Does ribavirin impact on the hospital course of children with respiratory syncytial virus (RSV) infection? An analysis using the pediatric investigators collaborative network on infections in Canada (PICNIC) RSV database

B J Law, E E Wang, N MacDonald, J McDonald, S Dobson, F Boucher, J Langley, J Robinson, I Mitchell, D Stephens
Pediatrics 1997, 99 (3): E7

OBJECTIVES: To determine the relationship between receipt of aerosolized ribavirin and the hospital course of high-risk infants and children with respiratory syncytial virus (RSV) lower respiratory infection (LRI).

METHODS: The 1993-1994 Pediatric Investigators Collaborative Network on Infections in Canada (PICNIC) RSV database consists of prospectively enrolled children with acute RSV LRI, admitted to nine Canadian pediatric tertiary care centers. After excluding cases with compromised immunity and/or nosocomial infection, subsets with any congenital heart disease (CHD), chronic lung disease (CLD), age </=6 weeks (INFANT), gestation </=36 weeks (PREM), or severe disease within 48 hours of admission as shown by an oxygen saturation </=90% or an FiO2 requirement of >.35 (EARLY HYPOXIA) were studied in two ways. First, each risk group subset was analyzed separately to assess the association between ribavirin receipt and measures of disease severity including duration of intensive care, mechanical ventilation, hypoxia and RSV-attributable hospital stay. Secondly, ribavirin was added as an independent variable to a previously described multiple regression model for RSV-attributable length of hospital stay and two mutually exclusive subsets were analyzed: 1) previously healthy patients with >/=1 of: INFANT, PREM, or EARLY HYPOXIA; 2) patients with CHD and/or CLD.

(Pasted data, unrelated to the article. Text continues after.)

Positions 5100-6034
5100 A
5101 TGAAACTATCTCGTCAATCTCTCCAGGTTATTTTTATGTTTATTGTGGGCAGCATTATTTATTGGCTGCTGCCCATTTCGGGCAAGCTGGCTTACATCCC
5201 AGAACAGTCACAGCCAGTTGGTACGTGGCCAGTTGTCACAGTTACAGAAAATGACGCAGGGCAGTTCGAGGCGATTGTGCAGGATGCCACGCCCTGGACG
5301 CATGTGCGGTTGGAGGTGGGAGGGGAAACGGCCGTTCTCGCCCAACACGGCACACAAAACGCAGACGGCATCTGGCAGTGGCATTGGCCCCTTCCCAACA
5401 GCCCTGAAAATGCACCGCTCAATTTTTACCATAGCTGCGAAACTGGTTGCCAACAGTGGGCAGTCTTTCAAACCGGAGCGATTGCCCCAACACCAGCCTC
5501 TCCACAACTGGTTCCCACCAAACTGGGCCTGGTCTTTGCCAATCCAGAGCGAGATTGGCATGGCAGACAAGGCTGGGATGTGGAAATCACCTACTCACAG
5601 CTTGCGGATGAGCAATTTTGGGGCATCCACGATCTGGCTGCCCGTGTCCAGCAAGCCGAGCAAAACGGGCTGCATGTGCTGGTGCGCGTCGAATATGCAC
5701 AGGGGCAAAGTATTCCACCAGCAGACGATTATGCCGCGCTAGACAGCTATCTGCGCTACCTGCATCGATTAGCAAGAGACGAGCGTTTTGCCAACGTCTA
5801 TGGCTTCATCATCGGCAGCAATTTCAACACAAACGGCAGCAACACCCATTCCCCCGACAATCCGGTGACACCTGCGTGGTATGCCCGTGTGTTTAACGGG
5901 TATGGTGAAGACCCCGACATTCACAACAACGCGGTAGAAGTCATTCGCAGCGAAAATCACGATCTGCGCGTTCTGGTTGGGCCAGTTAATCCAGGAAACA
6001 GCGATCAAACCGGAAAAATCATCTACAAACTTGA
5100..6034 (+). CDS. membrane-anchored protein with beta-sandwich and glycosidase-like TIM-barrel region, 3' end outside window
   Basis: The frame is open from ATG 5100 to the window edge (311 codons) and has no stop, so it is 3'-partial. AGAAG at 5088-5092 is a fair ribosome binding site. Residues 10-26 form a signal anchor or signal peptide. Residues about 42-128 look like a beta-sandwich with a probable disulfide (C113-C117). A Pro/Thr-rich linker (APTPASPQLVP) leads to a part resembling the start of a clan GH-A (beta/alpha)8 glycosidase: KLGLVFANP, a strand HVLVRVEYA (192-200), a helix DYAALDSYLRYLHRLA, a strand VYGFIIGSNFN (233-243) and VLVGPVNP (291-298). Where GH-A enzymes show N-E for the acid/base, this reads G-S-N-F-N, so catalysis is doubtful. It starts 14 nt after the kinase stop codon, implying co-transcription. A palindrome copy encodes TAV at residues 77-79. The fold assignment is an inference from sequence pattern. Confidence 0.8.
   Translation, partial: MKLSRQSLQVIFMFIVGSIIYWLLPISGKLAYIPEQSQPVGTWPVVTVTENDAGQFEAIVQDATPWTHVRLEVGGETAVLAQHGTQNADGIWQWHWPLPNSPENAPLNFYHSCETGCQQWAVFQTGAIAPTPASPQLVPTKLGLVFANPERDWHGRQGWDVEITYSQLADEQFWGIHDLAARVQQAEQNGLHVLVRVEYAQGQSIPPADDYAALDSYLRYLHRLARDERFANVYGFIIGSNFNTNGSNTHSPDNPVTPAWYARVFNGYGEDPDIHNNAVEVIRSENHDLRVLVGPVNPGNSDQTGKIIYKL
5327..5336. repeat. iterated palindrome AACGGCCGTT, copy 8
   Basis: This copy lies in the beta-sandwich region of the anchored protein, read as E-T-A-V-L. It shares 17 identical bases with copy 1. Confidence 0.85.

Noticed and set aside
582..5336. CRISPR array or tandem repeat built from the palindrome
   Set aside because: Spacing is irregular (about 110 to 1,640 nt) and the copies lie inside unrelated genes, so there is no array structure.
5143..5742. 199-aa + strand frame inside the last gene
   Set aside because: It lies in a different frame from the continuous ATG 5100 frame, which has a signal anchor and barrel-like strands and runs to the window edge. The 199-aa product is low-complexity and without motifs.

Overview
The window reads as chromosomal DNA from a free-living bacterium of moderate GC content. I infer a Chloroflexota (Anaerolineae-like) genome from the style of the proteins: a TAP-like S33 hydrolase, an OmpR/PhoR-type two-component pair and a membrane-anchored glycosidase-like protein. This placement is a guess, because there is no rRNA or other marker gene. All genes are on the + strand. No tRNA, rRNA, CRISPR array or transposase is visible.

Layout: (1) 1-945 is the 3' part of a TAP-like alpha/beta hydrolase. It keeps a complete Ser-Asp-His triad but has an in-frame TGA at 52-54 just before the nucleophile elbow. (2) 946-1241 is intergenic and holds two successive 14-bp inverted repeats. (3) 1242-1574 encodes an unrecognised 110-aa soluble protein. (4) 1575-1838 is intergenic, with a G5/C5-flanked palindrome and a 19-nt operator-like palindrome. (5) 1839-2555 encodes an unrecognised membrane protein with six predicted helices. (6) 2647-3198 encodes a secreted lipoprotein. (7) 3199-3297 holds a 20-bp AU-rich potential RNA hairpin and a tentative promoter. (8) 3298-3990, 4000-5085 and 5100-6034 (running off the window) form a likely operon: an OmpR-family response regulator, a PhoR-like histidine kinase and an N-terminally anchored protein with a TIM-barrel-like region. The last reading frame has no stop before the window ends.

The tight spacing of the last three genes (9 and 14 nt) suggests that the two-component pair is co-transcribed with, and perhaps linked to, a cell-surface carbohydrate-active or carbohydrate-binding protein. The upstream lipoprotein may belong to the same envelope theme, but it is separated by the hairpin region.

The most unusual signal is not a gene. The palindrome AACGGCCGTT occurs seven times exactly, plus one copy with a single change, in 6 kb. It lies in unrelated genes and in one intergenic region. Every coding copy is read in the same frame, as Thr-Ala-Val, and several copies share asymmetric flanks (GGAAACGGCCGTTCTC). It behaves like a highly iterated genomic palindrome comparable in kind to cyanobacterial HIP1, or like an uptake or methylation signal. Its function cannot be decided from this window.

RESULTS: Between January 1993 and June 1994, 1425 community-acquired hospitalized cases of RSV LRI were entered into the RSV database. Among these 750 (52.6%) fit into one or more of the defined subsets including 97 CHD, 134 CLD, 213 INFANT, 211 PREM, and 463 EARLY HYPOXIA. The proportion ventilated in each group was 20.6%, 20.9%, 15.5%, 15.2%, and 13.3%, respectively. Across the subsets ribavirin use ranged from 36% to 57% of ventilated patients and 6% to 39% of nonventilated patients. For nonventilated patients in each subset the median RSV-attributable hospital length of stay (RSV-LOS) was 2 to 3 days longer for ribavirin recipients and the duration of hypoxia was significantly increased. Duration of intensive care unit (ICU) stay was also increased for all ribavirin-treated subgroups except those with CHD. In contrast, for ventilated patients, ribavirin therapy was not significantly associated with any of the outcome measures regardless of risk group. In the multiple regression model, ribavirin was significantly associated with a prolonged RSV-LOS both for children with CHD and/or CLD as well as for those whose only risk factors included INFANT, PREM, and/or EARLY HYPOXIA.

CONCLUSIONS: These data raise further doubts about the clinical effectiveness of ribavirin in infants and children with risk factors for severe disease. Selection bias, with ribavirin used for sicker children, may have influenced outcome. Nevertheless the long durations of hospitalization, ICU, ventilation, and oxygen supplementation in nonventilated ribavirin recipients stress the need for further randomized trials to assess its efficacy.

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